Associated Catholic Charities recruits professional social workers to meet the need for counseling and support services during the postwar years.
Arrangements are made with the Canadian government to place Canadian children in adoptive homes.
A homemaking service is established to provide assistance to the elderly.
The South Bend office establishes a volunteer group, the Ladies of Charity.
Reorganization creates Catholic Charities of the Diocese of Fort Wayne–South Bend Inc. Catholic Social Services in Fort Wayne and in South Bend are two agencies of the Catholic Charities corporation.
Monsignor John Reed is appointed diocesan director of Catholic Charities.
The Marians, a group of dedicated women providing financial and volunteer support, is established in Fort Wayne.
Catholic Social Services of Fort Wayne and the Catholic Charities offices move to the former St. Paul School at 919 Fairfield. This would be Catholic Charities’ home for the next 30 years.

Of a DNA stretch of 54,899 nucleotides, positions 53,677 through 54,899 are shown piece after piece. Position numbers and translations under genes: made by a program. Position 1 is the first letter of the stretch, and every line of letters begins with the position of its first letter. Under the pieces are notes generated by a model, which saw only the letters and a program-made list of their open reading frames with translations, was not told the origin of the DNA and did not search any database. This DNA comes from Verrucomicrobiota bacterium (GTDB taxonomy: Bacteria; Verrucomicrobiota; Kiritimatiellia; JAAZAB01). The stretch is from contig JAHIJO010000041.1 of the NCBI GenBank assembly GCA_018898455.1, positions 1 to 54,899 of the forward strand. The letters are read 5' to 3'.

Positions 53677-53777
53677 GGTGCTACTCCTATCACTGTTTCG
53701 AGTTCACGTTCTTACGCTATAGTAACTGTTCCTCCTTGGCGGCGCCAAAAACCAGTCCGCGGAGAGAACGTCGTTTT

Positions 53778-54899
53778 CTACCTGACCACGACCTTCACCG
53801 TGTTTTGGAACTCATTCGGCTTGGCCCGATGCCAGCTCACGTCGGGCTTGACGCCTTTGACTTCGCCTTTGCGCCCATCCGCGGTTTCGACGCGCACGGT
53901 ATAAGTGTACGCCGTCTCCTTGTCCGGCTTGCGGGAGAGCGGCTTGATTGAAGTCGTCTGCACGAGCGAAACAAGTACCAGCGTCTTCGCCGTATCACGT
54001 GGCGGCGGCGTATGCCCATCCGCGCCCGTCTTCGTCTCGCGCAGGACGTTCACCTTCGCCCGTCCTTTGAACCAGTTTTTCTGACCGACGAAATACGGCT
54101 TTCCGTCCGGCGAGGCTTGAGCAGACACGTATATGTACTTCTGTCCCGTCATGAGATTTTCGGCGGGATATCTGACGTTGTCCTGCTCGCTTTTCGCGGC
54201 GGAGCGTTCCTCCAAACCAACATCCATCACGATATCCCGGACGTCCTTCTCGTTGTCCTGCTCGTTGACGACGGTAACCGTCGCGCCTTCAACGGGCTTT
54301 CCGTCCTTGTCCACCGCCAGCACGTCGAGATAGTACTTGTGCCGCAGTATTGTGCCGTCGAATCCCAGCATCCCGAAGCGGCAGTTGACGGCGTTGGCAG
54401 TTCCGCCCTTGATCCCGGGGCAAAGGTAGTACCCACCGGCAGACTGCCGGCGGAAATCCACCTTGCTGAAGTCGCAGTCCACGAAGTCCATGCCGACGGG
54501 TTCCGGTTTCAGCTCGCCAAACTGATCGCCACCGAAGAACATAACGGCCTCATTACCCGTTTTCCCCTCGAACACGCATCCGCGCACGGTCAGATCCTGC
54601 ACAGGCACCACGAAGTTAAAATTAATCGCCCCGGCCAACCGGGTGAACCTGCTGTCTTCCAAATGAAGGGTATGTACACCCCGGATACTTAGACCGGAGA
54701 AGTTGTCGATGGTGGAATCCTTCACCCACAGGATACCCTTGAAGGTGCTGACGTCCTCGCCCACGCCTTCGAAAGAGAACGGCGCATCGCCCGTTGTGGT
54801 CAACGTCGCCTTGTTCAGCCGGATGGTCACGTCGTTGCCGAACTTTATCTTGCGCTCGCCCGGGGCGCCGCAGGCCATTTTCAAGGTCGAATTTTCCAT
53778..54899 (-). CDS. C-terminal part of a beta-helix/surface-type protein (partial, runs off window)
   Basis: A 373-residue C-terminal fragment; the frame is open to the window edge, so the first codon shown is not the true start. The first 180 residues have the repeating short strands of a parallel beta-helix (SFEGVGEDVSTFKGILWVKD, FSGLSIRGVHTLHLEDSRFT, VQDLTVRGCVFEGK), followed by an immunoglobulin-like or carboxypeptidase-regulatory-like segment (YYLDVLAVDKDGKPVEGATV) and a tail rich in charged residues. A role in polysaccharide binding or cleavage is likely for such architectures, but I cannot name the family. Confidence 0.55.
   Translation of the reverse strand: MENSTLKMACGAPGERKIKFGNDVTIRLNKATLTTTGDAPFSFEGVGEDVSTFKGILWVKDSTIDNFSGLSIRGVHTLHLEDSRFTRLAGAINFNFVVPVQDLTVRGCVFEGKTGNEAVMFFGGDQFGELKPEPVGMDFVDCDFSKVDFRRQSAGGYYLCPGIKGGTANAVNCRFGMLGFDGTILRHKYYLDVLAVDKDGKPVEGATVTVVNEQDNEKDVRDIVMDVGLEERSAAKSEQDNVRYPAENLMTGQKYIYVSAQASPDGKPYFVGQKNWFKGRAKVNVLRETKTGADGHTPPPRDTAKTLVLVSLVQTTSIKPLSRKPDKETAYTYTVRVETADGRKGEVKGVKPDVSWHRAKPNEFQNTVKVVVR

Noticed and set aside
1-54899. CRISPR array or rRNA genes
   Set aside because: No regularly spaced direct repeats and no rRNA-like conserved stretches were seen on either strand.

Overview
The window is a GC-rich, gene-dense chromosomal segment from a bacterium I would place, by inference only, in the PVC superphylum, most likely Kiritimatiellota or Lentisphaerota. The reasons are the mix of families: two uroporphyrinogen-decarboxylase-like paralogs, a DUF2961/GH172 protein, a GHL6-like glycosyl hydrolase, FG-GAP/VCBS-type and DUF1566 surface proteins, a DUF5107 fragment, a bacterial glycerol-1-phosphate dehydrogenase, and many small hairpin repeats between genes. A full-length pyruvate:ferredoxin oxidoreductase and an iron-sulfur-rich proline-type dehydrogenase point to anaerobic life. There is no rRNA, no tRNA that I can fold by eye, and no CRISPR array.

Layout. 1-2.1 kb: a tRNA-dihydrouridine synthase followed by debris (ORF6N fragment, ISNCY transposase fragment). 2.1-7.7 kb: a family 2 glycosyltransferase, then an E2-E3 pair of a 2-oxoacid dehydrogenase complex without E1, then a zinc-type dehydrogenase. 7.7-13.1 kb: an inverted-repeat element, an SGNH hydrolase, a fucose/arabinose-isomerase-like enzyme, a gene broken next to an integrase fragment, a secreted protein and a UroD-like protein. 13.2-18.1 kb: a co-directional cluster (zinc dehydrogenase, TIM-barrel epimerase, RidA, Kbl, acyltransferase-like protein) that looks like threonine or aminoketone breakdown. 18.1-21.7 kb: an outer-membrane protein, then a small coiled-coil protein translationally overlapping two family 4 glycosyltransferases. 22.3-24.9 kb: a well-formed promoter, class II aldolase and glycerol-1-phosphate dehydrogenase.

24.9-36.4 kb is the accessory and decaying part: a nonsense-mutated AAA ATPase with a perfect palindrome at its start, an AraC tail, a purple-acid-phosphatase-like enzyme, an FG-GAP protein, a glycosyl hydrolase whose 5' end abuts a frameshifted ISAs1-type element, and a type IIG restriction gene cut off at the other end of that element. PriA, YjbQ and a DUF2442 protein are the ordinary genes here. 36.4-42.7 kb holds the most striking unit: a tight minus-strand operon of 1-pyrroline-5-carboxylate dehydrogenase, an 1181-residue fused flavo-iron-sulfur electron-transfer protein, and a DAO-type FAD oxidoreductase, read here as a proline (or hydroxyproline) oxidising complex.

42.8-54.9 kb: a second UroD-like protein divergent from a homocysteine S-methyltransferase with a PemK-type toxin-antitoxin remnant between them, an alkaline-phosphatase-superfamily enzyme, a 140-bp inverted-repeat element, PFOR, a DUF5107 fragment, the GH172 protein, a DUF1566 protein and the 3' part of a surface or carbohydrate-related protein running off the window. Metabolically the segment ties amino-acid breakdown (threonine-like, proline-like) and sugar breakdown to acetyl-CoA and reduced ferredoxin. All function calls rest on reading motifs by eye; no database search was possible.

In cooperation with the National Conference of Catholic Charities, the agency provides homes, education, and support services for young refugees after communism is established in Cuba. These young people are placed at St. Vincent’s Villa before a group home is established on Wayne Street in Fort Wayne.
One of the Cuban refugees is eventually ordained a priest in the diocese.
Plans are developed for Saint Anne Home, a nursing facility for the elderly.
Mrs. Geneva Davidson leaves a bequest of $500,000 to build a home for the aged.
The Catholic Charities Child Development Program is instituted.
Two summer Head Start programs are established at St. Mary’s and St. Peter’s churches in Fort Wayne.